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Alcohol law changes for the public - December 2013

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On 18 December 2013, New Zealand's alcohol laws are changing.

The reforms, introduced by the Sale and Supply of Alcohol Act 2012, aim to improve New Zealand's drinking culture and reduce the harm caused by excessive drinking.

This is a summary of the main changes that affect the general public from 18 December.

A summary of main changes that affect the alcohol industry is also available.

Trading hours

New maximum trading hours apply to businesses that sell alcohol:

  • 8am - 4am for on-licences and clubs (such as bars, pubs and nightclubs)
  • 7am – 11pm for off-licences (such as bottle stores, supermarkets and grocery stores)

From 18 December 2013, the licensed businesses you drink or shop at may change their operating hours or the times they sell alcohol.

Local councils may set different trading hours as part of a local alcohol policy. Check with your council to see if it is putting a policy in place.

Not your kid? Not your call

The new law puts more limits on young people accessing alcohol, places more responsibility on those who provide alcohol to them, and gives parents more control.

You can only supply alcohol to a person under the age of 18 years if:

  • you are their parent or legal guardian; OR
  • you have express consent from their parent or legal guardian; OR
  • the young person is married, in a civil union or living with a de facto partner

Express consent may include a personal conversation, an email or a text message that you have good reason to believe is genuine.

The law applies to everyone, regardless of their age, who supplies alcohol to a young person. Unless you are certain you have permission from a minor's parent or legal guardian, don't give alcohol to anyone under 18.

The penalty for breaching the law is a fine of up to $2,000.

Supply alcohol responsibly

Anyone (including parents) who supplies alcohol to a person under the age of 18 years must do so responsibly.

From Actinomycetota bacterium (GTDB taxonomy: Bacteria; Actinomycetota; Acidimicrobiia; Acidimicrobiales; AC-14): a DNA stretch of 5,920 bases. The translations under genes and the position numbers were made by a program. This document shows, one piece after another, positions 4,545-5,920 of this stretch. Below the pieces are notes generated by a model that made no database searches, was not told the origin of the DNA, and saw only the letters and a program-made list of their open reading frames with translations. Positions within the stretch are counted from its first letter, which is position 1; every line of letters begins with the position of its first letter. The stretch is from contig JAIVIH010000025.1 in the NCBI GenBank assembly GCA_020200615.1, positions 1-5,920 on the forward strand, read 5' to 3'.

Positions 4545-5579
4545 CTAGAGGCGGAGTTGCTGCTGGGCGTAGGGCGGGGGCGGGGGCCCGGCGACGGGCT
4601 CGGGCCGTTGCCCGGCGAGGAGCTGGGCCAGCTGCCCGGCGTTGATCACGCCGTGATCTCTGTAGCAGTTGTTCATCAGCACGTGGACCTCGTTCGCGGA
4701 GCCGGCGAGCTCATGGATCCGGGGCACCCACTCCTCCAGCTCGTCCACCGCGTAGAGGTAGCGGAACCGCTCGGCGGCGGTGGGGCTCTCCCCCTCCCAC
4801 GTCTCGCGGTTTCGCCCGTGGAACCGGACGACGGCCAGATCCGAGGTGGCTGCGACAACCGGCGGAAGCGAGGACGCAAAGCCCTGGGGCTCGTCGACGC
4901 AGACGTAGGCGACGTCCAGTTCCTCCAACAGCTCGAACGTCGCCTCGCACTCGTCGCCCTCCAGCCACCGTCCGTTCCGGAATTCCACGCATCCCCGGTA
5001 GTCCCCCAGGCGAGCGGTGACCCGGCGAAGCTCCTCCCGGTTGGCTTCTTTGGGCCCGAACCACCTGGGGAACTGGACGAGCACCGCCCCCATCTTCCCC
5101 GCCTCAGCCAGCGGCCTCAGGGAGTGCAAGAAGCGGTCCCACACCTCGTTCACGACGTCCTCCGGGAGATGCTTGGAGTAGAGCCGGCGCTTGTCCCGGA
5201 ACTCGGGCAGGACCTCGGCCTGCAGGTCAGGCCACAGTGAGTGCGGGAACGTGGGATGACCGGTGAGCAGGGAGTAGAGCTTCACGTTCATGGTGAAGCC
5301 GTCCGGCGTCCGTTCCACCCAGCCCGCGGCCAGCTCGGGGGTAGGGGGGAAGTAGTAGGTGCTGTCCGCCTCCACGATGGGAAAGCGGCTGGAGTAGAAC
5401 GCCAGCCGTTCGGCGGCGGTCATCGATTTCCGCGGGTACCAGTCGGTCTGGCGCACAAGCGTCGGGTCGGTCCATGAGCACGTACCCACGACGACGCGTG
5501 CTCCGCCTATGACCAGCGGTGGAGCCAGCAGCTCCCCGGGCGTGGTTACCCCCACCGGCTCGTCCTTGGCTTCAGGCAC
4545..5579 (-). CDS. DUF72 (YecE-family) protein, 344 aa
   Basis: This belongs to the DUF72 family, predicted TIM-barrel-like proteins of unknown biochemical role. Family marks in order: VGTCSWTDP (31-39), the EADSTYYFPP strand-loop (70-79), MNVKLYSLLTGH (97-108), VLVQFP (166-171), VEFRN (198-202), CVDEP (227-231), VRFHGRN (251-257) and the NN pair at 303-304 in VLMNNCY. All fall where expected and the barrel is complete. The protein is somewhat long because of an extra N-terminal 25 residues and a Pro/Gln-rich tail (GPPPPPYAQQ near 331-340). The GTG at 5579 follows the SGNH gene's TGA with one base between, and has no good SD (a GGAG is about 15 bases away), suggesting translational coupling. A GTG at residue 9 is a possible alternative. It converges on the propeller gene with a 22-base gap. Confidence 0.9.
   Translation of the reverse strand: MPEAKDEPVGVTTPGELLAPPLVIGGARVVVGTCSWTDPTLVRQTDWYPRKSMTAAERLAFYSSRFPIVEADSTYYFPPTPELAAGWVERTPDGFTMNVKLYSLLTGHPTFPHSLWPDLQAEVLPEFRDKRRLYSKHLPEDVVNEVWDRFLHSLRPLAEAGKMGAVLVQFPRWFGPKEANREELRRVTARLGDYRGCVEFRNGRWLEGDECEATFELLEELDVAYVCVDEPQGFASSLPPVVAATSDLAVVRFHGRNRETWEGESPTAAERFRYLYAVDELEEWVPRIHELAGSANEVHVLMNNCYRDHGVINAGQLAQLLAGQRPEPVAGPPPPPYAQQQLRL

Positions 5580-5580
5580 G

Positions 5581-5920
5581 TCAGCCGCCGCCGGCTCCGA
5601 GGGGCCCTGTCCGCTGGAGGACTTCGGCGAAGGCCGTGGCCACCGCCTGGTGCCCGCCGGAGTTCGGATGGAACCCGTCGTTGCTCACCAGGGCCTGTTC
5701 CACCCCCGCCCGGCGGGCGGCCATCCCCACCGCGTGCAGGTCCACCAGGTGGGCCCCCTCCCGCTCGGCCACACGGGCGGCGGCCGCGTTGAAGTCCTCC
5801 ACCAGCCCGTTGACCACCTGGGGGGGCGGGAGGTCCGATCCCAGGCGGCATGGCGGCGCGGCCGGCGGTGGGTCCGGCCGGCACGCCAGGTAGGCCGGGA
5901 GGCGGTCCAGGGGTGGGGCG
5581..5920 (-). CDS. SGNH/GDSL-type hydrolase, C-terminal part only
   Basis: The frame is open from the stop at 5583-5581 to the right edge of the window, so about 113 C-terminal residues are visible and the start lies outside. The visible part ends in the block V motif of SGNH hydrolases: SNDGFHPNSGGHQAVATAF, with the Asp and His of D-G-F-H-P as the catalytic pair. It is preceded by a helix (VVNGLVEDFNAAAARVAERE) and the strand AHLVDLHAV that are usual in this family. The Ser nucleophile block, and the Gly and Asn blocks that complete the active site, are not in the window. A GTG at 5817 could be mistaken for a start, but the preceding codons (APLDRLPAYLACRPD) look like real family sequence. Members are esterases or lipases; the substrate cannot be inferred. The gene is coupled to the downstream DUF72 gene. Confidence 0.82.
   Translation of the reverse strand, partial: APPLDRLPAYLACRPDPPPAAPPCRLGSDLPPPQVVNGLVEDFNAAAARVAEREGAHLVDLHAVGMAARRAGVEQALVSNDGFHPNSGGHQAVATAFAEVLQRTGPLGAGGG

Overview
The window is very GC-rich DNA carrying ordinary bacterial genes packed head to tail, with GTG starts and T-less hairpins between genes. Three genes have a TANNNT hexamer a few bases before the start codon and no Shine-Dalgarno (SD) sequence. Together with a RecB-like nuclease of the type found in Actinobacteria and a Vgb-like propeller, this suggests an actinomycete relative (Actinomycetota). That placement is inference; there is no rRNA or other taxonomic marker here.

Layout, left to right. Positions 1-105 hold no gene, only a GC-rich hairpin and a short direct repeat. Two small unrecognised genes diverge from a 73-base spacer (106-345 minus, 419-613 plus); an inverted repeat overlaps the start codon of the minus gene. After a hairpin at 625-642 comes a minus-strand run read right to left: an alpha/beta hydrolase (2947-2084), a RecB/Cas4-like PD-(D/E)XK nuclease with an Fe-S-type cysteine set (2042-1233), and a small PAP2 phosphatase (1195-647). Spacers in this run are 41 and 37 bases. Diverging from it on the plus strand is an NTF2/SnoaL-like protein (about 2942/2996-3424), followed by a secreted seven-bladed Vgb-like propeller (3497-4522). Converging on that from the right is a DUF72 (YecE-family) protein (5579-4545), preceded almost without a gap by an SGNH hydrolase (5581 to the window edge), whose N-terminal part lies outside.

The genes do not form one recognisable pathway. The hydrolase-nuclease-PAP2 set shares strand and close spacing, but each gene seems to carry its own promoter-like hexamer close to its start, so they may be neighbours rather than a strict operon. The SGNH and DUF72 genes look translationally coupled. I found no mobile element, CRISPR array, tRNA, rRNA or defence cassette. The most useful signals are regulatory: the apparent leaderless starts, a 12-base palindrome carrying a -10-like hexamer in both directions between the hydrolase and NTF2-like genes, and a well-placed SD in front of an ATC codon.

For example, you should make sure food and non-alcoholic drinks are available, arrange safe transport, and take steps to supervise the drinking and limit the strength and amount of alcohol that's supplied.

The penalty for failing to supply alcohol responsibly is a fine of up to $2,000.

New on-the-spot fines

You may be given an infringement notice and have to pay a fine if you:

  • drink or have an open container of alcohol anywhere in a public place in a liquor ban area. This now includes locations such as car parks and school grounds, not just streets and parks.
  • present a fake ID
  • use someone else's ID to buy alcohol
  • give or lend an ID to an underage person if you know they intend to use it to buy alcohol

The penalty for breaching these laws is an infringement fee of $250.

Intoxicated people will not be served

If you are intoxicated, staff of licensed businesses cannot serve you or allow you to remain on the premises. This is the same as the previous law.

However, the new Act clearly defines "intoxicated." This means you may be refused service, asked to leave or be removed if you are affected by alcohol or other drugs or substances and you are displaying two or more of the following conditions:

  • affected appearance
  • impaired behaviour
  • impaired co-ordination, or
  • impaired speech

Other changes

The new Act also gives communities more say on alcohol licensing, such as determining maximum trading hours in their area, limiting the location of licensed premises near certain facilities such as schools and widening the grounds for objecting to licences. More information is available here. A timeline of key changes that have come into effect since the Act was passed in December 2012 is available here.

Resources and useful information

The Health Promotion Agency has a range of resources and publications designed to help people understand and comply with the new laws. See the agency's website at

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